SEOUL: South Korea plans to revise its current ordinance on the operation of air transport such as mandating an in-flight announcement which reminds passengers not to open plane doors while in flight, said the country’s Transport Ministry on Nov 28.
A pre-announcement about the revision is set to take place by Dec 14, according to the Ministry of Land, Infrastructure and Transport.
The revision aims to prevent reoccurrences of incidents such as one in May, when a man in his 30s opened the emergency exit of a plane operated by Asiana Airlines, just minutes before it landed at Daegu International Airport.
The man allegedly suffered from extreme stress after losing both his job and girlfriend.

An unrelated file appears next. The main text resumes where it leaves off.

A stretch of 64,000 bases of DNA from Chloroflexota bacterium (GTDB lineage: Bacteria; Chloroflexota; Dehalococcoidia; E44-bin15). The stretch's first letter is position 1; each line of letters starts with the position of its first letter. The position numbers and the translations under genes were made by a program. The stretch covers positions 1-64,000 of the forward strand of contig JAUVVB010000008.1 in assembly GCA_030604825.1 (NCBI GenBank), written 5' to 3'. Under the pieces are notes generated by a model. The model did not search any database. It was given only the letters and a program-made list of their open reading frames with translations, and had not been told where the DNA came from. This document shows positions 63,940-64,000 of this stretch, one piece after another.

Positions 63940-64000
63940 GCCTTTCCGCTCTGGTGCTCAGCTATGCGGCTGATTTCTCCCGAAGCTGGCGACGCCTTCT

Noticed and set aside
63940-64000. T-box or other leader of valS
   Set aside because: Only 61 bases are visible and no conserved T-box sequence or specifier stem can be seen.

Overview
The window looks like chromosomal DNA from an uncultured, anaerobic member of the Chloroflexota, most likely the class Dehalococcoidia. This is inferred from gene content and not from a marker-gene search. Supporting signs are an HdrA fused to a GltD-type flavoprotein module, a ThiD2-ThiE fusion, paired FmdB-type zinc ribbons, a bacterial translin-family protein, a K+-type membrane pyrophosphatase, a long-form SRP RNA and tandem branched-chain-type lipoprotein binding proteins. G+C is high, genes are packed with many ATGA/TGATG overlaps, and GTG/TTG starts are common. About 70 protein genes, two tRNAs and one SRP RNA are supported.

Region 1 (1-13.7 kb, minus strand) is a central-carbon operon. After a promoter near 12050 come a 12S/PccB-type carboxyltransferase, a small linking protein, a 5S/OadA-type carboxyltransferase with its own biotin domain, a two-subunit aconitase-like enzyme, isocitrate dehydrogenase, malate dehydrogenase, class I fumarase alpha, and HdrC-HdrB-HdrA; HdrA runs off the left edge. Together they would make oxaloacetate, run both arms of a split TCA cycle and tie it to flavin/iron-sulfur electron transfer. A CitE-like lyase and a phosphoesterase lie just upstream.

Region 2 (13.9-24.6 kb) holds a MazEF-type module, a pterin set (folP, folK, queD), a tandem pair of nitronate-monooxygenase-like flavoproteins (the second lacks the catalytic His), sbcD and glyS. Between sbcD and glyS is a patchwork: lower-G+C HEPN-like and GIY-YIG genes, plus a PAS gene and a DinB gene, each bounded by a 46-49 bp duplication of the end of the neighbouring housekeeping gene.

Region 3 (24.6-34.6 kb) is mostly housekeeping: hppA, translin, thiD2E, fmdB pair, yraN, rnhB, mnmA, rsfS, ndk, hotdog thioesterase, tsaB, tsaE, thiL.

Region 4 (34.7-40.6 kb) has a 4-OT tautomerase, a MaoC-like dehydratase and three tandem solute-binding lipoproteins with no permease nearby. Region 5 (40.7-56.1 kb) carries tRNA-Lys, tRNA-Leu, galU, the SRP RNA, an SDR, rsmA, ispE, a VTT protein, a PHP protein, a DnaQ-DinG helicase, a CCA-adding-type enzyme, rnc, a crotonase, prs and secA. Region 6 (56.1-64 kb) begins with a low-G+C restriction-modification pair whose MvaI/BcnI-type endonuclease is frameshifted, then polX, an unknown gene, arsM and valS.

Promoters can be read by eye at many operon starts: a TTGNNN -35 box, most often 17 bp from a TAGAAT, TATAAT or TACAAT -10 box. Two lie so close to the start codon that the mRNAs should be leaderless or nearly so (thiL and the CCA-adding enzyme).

The incident was dubbed “two minutes of terror” by local media, and sparked concerns over aviation safety.
The revision not only reminds passengers that such actions are illegal, but also mandates planes to attach a visible warning sticker.
Flight attendants are also required to undergo two hours of training annually to detect any passenger showing signs of abnormal behaviour.
Currently, the airlines’ mandated announcements specifies against smoking, using electronic devices and disrupting flight attendants can be punished by criminal law.
South Korea’s Aviation Security Act states that passengers disrupting the operation of a plane by handling the passenger or emergency exits can be punished by up to 10 years in prison. - The Korea Herald/ANN